Germany with Kids (Part 4)

When: August 2017
Hotel: N/A
Why Germany: After a trip around southern Germany and into Austria (recaps here and here), we kept it easy on the kids the next two days – with a quick trip to one of my mom’s favorite towns and then just hanging out around Stuttgart. Even with adults, spending too many days on the road can be exhausting, so we wanted to give the kids a little bit of a break.

The Trip: My mom’s one request on this trip is that we make our way to one of her favorite towns in Germany, Rothenburg ob Der Tauber. That was the first place we visited on her first trip to Germany in 2013, then again in 2014 when we visited its adorable Christmas market and then to end her trip in 2015. It works out as an easy day trip, because it’s only 1.5 hours away from Stuttgart and normally the traffic is minimal.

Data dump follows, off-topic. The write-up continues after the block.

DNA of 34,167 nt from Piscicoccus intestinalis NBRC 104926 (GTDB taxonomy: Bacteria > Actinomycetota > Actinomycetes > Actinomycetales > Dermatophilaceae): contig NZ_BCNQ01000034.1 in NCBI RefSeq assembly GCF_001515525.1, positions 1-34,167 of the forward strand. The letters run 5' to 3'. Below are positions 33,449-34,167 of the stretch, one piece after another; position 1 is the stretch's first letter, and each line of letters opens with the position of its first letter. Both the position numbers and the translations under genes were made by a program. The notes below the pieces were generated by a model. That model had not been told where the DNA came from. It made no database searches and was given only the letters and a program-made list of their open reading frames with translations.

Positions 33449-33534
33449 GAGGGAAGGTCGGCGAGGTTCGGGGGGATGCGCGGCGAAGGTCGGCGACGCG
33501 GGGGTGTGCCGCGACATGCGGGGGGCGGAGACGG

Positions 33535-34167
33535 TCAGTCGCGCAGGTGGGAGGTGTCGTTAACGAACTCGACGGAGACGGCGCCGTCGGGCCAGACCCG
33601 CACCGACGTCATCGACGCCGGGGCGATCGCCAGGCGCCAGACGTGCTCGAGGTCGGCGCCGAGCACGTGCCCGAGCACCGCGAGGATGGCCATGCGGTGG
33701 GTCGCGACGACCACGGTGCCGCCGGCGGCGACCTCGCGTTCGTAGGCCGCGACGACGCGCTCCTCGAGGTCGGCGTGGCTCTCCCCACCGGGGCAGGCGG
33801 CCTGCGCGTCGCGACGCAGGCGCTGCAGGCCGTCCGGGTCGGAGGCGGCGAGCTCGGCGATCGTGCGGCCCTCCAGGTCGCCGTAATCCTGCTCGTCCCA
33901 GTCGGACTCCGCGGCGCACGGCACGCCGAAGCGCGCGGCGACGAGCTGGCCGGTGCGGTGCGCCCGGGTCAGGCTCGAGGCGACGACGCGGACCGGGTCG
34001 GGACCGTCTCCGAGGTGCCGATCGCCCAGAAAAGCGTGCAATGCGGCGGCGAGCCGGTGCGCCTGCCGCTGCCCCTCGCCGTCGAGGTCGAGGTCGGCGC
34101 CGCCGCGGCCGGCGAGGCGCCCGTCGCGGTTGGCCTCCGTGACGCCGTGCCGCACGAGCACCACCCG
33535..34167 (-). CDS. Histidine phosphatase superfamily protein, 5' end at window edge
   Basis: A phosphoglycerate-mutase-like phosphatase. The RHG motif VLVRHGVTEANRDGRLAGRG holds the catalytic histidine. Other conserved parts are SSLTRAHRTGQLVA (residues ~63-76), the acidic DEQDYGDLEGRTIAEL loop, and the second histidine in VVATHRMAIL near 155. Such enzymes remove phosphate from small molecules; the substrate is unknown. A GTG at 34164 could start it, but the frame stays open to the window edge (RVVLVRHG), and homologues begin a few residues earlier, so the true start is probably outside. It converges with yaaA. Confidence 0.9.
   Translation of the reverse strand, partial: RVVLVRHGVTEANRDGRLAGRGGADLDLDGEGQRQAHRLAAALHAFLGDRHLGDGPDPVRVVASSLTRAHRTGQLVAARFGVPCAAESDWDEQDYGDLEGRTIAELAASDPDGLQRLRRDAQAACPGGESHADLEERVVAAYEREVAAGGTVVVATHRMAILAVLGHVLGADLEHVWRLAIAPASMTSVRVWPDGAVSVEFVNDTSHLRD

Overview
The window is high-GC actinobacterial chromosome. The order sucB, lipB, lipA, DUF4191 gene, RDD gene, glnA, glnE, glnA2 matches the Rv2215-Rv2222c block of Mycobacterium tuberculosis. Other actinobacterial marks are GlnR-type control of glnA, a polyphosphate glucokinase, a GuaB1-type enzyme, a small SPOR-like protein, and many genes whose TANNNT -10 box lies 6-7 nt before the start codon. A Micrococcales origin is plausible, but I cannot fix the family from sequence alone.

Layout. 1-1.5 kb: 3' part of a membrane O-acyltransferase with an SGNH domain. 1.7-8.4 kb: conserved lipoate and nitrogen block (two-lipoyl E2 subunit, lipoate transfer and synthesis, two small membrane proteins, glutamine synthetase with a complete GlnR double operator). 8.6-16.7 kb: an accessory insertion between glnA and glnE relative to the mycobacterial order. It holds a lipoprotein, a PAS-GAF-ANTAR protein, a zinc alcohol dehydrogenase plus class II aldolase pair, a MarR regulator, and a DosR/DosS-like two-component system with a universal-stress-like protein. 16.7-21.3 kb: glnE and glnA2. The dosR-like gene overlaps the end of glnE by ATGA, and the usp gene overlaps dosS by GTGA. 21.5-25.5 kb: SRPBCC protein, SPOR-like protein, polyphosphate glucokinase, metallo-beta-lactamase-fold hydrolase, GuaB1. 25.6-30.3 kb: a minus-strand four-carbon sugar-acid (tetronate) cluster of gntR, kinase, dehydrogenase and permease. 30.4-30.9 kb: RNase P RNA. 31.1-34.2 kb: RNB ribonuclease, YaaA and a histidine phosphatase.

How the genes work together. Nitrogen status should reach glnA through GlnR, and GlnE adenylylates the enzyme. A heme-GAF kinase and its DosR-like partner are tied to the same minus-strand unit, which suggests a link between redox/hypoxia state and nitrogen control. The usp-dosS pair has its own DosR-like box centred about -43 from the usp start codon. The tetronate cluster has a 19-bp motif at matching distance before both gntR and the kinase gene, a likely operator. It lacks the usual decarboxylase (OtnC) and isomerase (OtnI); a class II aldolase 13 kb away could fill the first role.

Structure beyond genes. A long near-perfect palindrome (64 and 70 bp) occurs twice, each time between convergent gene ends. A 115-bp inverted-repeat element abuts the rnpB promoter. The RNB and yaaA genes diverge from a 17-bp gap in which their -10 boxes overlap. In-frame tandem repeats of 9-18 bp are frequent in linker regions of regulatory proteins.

Rothenburg is a Fairy Tale city, one of those where you don’t need an itinerary or a list of places to see because the town itself is the sight to see. It dates back to the 1000s, and unlike most places in Germany, was spared from destruction during WWII. The story is one of the American commanders recognized the town as being the same that his grandmother had a photo of in her house, and convinced his supervisors to move on. Thankfully so, because it would have been a painstaking effort to recreate the cobblestone streets and half-timbered buildings with flowers growing outside of them.

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Char at one of the entrances to the city. The entire town is enclosed by a 1.5 mile stone wall.